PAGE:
Ayurvedic eating: Putting India on the menu
“When diet is wrong, medicine is of no use; when diet is correct, medicine is of no need,” says an ancient Ayurvedic proverb that may help explain why this diet is catching on among today’s health-conscious concumers. Ayurvedic eating is an ancient Indian medical practice that uses natural incredients such as ginger to promote balance and happiness. This autum the first Ayurvedic restaurant opened in New York and if the explosion in the popularity of tumeric is any indication there’s sure to be more to follow. Ranked as one of the year’s top food trends b Goodle is anti-inflammatory properties are supposed to be good at fighting disease.
Big screen diversity: Hollywood embraces colour
It’s no secret that Hollywood has a diversity problem. However, the latest releases suggest the industry may finally be taking steps to address its shortcomings. The last 12 months have brought critical acclaim for Fences starring Denzel Washington and Birth of the Nation, the story of the Nat Turner rebellion smashed Sundance records when it was bought by Fox Searchlight for £17.5m. There was also a female led Ghostbuster and in 2017 we will also have Wonder Woman lending a little feminine weight to the superhero blockbuster.
“If you try to be diverse for the sake of being diverse, it’s going to fail,” says Jeff Shell, chairman of Universal, the studio behind rap biopic Straight Outta Compton. “The real reason to do it is that it’s good business. Our audience is diverse.”
Wifi disruptors: Screen breaks are enforced
In 2015, pasta sauce brand Dolmio surveyed Australian household and found that more than a third felt they had no way to limit use of technology during family dinners. In response, the company proposed the Pepper Hacker, a pepper grinder with a disguised wifi blocker. After was Dolmio called “unprecendented feedback”, the grinder went on sale this year and Google Wifi also now offers a family pause switch that suspends wifi access at dinner or bedtime. Despite the push for a seamless and constant internet connection, it seems now that more and more of us also want some enforced down time.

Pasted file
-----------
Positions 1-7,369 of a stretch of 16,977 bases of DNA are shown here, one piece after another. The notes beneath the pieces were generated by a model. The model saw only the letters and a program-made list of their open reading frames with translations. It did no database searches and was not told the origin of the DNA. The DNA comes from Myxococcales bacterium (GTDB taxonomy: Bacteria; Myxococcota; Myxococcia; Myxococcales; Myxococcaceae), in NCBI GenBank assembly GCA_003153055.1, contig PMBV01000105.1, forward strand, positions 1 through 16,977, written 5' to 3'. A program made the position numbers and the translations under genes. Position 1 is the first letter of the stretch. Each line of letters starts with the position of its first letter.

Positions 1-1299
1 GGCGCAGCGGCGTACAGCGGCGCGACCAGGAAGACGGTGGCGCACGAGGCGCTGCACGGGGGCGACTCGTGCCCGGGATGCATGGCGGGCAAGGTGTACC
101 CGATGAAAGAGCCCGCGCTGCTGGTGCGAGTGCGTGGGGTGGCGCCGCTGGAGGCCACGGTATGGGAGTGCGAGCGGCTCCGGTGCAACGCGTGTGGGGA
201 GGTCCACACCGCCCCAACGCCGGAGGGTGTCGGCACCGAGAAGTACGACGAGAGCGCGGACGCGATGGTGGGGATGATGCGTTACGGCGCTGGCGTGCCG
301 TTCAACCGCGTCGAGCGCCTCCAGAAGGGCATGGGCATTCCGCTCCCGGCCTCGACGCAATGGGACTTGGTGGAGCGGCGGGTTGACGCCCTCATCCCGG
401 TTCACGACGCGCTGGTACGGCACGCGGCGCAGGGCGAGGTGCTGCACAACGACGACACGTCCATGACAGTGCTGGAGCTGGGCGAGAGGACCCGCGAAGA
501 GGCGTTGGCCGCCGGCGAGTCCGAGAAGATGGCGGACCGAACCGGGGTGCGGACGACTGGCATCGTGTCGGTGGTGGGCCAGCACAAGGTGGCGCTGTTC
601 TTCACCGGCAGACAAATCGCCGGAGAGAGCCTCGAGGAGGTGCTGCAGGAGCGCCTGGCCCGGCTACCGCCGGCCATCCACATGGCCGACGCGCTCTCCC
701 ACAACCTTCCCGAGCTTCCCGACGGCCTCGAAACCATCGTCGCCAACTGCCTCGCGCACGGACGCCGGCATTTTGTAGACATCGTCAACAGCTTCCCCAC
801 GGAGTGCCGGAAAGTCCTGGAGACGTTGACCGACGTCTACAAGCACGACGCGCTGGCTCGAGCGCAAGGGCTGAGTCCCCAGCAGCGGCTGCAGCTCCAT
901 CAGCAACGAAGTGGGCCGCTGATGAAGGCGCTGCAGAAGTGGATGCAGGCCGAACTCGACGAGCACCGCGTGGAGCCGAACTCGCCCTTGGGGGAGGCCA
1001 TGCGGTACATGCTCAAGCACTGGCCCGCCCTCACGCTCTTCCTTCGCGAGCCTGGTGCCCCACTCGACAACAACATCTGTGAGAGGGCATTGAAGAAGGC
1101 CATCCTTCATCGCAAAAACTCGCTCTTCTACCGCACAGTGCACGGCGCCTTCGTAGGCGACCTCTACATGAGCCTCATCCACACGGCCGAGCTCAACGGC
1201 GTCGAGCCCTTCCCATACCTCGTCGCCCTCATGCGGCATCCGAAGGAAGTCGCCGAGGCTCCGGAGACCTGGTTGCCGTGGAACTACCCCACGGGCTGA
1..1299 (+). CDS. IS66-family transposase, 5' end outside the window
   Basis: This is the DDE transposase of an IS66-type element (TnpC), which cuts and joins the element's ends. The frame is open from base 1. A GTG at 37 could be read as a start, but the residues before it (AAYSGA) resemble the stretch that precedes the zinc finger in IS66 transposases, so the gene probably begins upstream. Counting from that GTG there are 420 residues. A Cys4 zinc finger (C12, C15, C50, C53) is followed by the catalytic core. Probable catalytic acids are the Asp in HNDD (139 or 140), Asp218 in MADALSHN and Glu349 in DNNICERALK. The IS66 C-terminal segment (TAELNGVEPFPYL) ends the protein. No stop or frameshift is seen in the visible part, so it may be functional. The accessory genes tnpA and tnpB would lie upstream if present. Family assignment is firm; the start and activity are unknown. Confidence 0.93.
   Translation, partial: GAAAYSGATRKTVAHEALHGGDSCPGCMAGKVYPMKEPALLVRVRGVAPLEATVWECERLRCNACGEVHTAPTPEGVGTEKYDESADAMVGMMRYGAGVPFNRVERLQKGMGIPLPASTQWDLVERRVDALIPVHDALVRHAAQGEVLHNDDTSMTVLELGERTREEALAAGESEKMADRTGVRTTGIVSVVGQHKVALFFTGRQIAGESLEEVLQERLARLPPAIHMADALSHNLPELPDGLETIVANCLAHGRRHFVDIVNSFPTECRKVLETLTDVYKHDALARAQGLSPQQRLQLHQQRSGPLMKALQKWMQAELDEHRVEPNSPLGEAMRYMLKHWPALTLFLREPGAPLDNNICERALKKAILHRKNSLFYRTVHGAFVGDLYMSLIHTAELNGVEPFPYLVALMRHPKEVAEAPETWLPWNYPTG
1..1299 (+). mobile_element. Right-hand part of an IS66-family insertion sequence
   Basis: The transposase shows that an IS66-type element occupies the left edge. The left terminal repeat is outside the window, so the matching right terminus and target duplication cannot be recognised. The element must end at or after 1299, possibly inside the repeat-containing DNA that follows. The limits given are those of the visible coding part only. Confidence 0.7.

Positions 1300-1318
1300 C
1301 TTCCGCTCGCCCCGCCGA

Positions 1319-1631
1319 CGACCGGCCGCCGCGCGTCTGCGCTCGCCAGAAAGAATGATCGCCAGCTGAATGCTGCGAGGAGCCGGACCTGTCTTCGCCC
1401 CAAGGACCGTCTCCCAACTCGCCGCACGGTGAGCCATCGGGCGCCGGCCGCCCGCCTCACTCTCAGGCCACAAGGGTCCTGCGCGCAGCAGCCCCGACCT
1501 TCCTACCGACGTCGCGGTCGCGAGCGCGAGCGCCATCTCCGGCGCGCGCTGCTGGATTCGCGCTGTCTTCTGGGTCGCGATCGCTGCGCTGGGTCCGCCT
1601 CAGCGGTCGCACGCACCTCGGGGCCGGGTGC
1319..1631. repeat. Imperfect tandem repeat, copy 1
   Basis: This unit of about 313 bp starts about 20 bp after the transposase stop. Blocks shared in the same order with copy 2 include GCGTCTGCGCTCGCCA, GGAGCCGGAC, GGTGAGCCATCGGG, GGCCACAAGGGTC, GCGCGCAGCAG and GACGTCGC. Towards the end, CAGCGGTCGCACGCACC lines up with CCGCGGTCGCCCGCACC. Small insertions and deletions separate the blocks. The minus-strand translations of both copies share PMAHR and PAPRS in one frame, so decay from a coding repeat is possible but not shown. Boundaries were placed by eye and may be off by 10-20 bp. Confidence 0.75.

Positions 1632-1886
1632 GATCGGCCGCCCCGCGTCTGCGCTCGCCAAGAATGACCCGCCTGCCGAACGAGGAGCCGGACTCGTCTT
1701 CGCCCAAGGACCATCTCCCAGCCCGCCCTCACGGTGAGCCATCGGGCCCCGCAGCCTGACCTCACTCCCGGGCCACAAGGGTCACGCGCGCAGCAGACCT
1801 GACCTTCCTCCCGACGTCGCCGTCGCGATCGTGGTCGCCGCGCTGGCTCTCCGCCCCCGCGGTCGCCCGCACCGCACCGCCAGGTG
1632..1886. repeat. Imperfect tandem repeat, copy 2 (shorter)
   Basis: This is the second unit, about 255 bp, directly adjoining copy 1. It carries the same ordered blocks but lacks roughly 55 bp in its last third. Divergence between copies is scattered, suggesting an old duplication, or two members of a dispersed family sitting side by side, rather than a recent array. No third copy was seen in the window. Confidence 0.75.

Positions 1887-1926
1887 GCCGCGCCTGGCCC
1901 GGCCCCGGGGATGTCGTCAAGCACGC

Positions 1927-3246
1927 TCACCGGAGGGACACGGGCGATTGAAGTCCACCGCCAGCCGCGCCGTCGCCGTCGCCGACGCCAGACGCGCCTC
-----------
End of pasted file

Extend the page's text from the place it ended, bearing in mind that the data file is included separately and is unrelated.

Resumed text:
Brexterity: Leaving has never been harder
Thought you could draw a line under the political events of 2016 come the New Year. Think again - 2017 will be a year definite by Brexterity. Remember how Toblerone began shrinking the size of its famous triangular chocolate bars to cover lost revenue caused by higher prices of imported chocolate. Well, expect more of the same in the next 12 months. Microsoft has already announced a similar plan to “harmonise prices” with the EU. The likely implication is that our buying power will decline next year and onwards, especially as talk of a “hard Brexit” continues to spook traders.
Plus-size fashion: Big enters the mainstream
once on the fringes of fashion, plus size fashion looks set to come to the fore as consumers seek sophisticated clothing and fashion images which reflect reality. The average women’s clothing size in the UK is now 14 and 16 in the United States and sales of women’s plus-size clothing grew by 17% between 2013 and 2016. Many leading high street brands, however, have been missing out on a huge market, tailoring their imagery and advertising to a constructed ideal instead of reality. In an age of user-generated content, portraying women as they are goes a long way toward convincing them your brand is on their side.
Unisex beauty products: Gender neutral looks good
The all-gender skincare and cosmeticcollection Context launched in 2015, as did Make’s unisex skincare line Naxos and overall beauty branding and packaging is set to become less overtly feminine.
New York socialites Harry and Peter Brant recently released a unisex makeup collection for MAC. “Most makeup is packaged for women, which is why men feel embarrassed about owning it. There’s no difference between makeup for men or women—it’s all packaging,” Peter Brant told Allure. It’s already available in the UK and while the market for men’s makeup is likely to remain small, the widespread appeal of male makeup-wearing personalities on social media suggests that all consumers, including women, are hungry for change.